This is exactly what happened to my dad.

My dad was a hard working retail manager for 40 years. He made a decent living while working his tail off all his life. Close to his retirement time he had saved up a decent nest egg by diligently following the 3 Bucket Principle. But when he got into his early 60s, his body started giving out. Retail had kept him in stockrooms and manual labor for those 40 years. They worked him hard, but his mind was still sharp and he wanted to keep working. But after a trip to the ER, we knew something would have to change.

He didn’t think he had enough saved up and was afraid to retire before his social security kicked in. After talking through the situation, I coached him in how to negotiate with the CEO of his company for a new position. I thought with all his experience in the industry my dad would be a great mentor to younger employees and he could continue working as long as it wasn’t manual labor. A part-time salary job would be perfect to keep my dad working until his social security hit. However, my dad felt uncomfortable presenting this to his CEO as it “broke the mold” of how they traditionally just hired a younger manager. The idea of letting someone go that has over 40 years of experience and loyalty to your industry blows my mind.

I couldn’t believe the CEO didn’t see the value in a mentorship program. I wanted to fly to his office and convince him to be an industry leader and show him all the benefits of keeping experienced workers in his employ to teach new hires.

I think it’s somewhat mind-blowing that you have about half of the people say, ‘I’m going to work not only past 65 but potentially past the age of 70.’ Let’s face it, for our employers, it’s really good news. You have a group of very experienced people who have a lot of knowledge to bring to the table. Plus, they tend to be a little more socially mature.- Scott Goldberg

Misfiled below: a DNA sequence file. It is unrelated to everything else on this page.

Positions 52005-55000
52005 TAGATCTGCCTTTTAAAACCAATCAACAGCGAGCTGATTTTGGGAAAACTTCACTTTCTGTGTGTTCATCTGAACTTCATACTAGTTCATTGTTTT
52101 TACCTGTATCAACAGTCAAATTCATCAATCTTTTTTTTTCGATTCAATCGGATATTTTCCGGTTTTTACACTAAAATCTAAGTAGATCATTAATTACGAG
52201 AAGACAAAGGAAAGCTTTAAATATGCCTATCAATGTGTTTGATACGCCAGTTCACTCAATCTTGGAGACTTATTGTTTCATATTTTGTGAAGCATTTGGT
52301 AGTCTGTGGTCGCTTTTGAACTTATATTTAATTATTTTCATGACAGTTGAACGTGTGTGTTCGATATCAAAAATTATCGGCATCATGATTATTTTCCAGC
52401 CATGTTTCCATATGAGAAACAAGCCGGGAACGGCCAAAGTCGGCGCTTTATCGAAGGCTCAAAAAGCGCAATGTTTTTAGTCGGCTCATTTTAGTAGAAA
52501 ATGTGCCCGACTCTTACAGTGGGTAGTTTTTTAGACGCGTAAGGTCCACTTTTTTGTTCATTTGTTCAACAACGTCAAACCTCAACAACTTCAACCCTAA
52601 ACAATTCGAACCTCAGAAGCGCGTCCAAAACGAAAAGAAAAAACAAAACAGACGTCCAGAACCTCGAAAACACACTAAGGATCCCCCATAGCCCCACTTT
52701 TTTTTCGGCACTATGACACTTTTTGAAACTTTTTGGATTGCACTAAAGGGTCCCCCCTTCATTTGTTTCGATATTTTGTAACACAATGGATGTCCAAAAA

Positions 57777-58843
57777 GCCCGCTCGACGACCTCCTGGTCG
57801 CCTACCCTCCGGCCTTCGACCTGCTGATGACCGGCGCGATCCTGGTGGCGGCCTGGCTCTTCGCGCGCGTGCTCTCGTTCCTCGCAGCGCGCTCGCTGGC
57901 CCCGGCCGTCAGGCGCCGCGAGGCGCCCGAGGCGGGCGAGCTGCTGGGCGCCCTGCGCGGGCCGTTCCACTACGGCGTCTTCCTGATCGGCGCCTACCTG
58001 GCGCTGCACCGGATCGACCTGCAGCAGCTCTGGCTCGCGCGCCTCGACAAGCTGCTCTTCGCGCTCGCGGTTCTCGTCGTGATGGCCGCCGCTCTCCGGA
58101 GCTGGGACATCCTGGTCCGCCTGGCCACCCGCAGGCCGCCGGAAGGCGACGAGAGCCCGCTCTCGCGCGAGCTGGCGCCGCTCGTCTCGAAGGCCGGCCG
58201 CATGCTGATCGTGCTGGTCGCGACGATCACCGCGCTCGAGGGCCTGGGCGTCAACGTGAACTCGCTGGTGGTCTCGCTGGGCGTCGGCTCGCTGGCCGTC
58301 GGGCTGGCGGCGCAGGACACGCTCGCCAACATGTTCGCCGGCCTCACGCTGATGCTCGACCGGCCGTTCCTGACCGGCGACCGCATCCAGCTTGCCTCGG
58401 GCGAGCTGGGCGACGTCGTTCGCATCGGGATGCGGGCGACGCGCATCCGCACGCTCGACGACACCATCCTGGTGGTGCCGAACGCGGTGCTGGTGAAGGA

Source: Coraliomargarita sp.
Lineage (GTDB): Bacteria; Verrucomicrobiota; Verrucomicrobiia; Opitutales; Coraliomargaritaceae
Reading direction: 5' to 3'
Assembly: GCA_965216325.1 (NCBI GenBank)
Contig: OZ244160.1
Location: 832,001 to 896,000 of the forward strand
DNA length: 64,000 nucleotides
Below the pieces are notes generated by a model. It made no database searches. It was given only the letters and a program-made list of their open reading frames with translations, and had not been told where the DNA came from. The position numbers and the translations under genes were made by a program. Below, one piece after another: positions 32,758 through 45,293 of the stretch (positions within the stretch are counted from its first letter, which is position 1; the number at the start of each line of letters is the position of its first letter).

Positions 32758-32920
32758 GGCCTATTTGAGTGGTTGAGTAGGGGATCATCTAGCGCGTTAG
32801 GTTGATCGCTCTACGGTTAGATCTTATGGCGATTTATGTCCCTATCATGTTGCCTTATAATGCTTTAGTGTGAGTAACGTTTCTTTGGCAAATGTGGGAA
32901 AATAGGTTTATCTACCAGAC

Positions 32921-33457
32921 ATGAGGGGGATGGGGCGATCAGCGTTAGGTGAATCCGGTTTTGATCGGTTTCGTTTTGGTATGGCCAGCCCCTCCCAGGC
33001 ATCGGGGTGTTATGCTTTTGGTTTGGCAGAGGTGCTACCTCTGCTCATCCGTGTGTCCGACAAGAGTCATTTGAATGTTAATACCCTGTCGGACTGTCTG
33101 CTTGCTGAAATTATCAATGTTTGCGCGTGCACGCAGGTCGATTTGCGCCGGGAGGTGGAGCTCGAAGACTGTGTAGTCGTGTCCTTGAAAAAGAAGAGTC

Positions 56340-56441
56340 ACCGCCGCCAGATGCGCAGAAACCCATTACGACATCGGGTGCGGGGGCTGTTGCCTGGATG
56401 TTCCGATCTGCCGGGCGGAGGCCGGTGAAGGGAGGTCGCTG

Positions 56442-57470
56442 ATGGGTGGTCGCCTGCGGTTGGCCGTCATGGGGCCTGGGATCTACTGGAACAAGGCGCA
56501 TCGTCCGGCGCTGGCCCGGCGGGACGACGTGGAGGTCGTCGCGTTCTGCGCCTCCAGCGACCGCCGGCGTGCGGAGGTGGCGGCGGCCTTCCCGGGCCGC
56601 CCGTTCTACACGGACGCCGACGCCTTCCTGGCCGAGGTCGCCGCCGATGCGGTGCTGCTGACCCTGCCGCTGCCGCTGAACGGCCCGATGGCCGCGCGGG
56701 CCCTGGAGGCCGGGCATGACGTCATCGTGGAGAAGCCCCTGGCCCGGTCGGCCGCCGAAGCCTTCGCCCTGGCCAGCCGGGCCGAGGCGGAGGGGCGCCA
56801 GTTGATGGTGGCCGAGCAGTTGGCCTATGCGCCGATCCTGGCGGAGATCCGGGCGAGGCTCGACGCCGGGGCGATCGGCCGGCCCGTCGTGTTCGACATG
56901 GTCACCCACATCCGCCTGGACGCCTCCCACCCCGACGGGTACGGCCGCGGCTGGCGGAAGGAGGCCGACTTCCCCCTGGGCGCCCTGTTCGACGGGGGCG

I couldn’t agree more. I wish Goldberg had been the CEO of my dad’s company when we were going through that situation. Experience is such an underrated value. And who has more experience than people who have a couple decades under the belt?

Working in Retirement

You may be thinking, “So you’re telling me all I can do is expect to work until I drop?” That’s not what I’m saying at all. If you keep up with your 3 Buckets early on and live a balanced lifestyle, I think you can easily have enough saved for your retirement. But even if you don’t, that doesn’t mean you have to work a 9 to 5 desk job for the rest of your life.

Despite the fact that most retirees are paid a lower compensation, working baby boomer retirees say that they are happier and more satisfied with their job than non retirees. While 78 percent say they are just as satisfied with their job now than before, 32 percent say they are much more satisfied. I guess at this point, a job becomes less about the money and more about being out and doing something you enjoy. In fact, compared to non-working retirees, employed retirees report lower stress levels, better relationships and other positive impacts. I watch my dad and mom connect now as best friends at a deeper level with my dad home more, sleeping well, less stressed, and having the time and capacity to be much more present in life. It’s a beautiful thing to watch.